Florida DEP launches ‘One Water Florida’ campaign promoting recycled water

TALLAHASSEE – On July 16th the Florida Department of Environmental Protection (DEP) announced the launch of the One Water Florida Campaign to inform Floridians on the use of recycled water in the state to meet the growing demand for water. This campaign was designed in coordination with the state’s five water management districts, WateReuse Florida, the Potable Reuse Commission, the American Water Works Association Florida Section, the Florida Water Environment Association, The Nature Conservancy and the Florida Fruit & Vegetable Association.

“Our water supply in Florida is not endless, and reusing water relieves pressure on Florida’s water resources and ecosystems,” said DEP Interim Secretary Shawn Hamilton. “This is one component of the state’s water supply planning to safely and sustainably diversify our water resources while protecting our precious environment.”

Florida is growing at a record pace with nearly 1,000 people moving to the state daily as well as an average of 350,000 people visiting the state each day. It is estimated that 1 billion gallons per day of additional water will be needed by 2040. Florida’s aquifers, lakes and springs cannot sustain the demand for water, and expanding the use of recycled water is an essential way to safely ensure there is plenty of water to meet the demand.

Potable reuse is highly treated recycled water from various sources that can be used for drinking, cooking and bathing. Purification uses proven technology to ensure the water is safe, with recycled water meeting all stringent state and federal drinking water standards. A variety of recycled water projects have been safely and successfully implemented throughout the United States, around the globe and even in outer space.

As part of the campaign, a new webpage has been launched to inform Floridians on recycled water as a future water source in the state. The website features:

  • Fact sheets and frequently asked questions.
  • Information on experts working with recycled water.
  • An interactive map highlighting recycled water projects around the state, country and world.
  • Additional resources such as research, presentations, videos and online publications.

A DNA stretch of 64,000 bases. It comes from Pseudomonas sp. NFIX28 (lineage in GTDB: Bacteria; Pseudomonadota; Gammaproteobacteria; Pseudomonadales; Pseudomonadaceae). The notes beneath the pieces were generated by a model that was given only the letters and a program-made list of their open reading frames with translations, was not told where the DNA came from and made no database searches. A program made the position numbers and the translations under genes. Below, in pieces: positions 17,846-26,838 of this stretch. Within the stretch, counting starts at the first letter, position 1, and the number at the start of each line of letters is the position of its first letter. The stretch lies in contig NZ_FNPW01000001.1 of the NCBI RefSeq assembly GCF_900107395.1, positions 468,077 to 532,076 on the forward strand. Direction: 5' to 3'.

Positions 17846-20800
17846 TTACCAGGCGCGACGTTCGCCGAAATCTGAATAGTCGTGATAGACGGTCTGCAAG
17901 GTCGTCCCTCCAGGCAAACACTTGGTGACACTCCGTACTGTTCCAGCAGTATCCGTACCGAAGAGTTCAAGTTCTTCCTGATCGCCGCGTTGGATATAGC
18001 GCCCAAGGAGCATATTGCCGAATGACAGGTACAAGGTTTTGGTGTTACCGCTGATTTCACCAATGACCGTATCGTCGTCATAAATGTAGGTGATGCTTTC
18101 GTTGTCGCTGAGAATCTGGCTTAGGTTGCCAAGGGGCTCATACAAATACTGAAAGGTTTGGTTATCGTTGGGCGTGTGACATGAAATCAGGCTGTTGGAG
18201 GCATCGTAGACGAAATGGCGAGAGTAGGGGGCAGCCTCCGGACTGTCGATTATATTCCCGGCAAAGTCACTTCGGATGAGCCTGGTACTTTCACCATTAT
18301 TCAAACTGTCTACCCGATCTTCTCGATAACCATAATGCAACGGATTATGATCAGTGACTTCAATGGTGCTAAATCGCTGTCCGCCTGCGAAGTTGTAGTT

Learn more about recycled water at OneWaterFlorida.org.

FWC and DEP host Red Tide roundtable

ST. PETERSBURG – Today, Florida Fish and Wildlife Conservation Commission (FWC) Executive Director Eric Sutton and Florida Department of Environmental Protection (DEP) Interim Secretary Shawn Hamilton joined affected stakeholders to discuss Florida’s multifaceted efforts to combat red tide.

During the roundtable, hosted at the FWC Fish and Wildlife Research Institute, DEP highlighted funding it is allocating to bolster local response efforts mitigating the impacts of red tide in the greater Tampa Bay area.

In response to this red tide event, the state has been engaged with stakeholders and is in the process of executing grant agreements with Pinellas and Hillsborough counties.

Lakeland’s ‘dirty problem’ becomes focus of $22.7M American Rescue Plan funds

LAKELAND — Lakeland officials got down and dirty Tuesday morning as they decided how to divvy up the millions the city will receive in federal funds.

City commissioners agreed to set aside $17.8 million of the $22.7 million, or nearly 80% of what Lakeland is expecting to receive through the American Rescue Plan Act, to tackle an overdue infrastructure project.

"We found out we have a $20 million problem in sewage and wastewater," Mayor Bill Mutz said Tuesday morning. "Yes, it's a dirty problem."

Bill Anderson, the city's director of water utilities, said a major gravity-fed sewer line that serves a portion of southwest Lakeland is in dire need of replacement. It's roughly 2.7 miles of pipe that starts west of Lake Hunter, near Westside Park, moves southeast to a corner of the lake, then follows a portion of Harden Boulevard before traveling around Beacon Hill.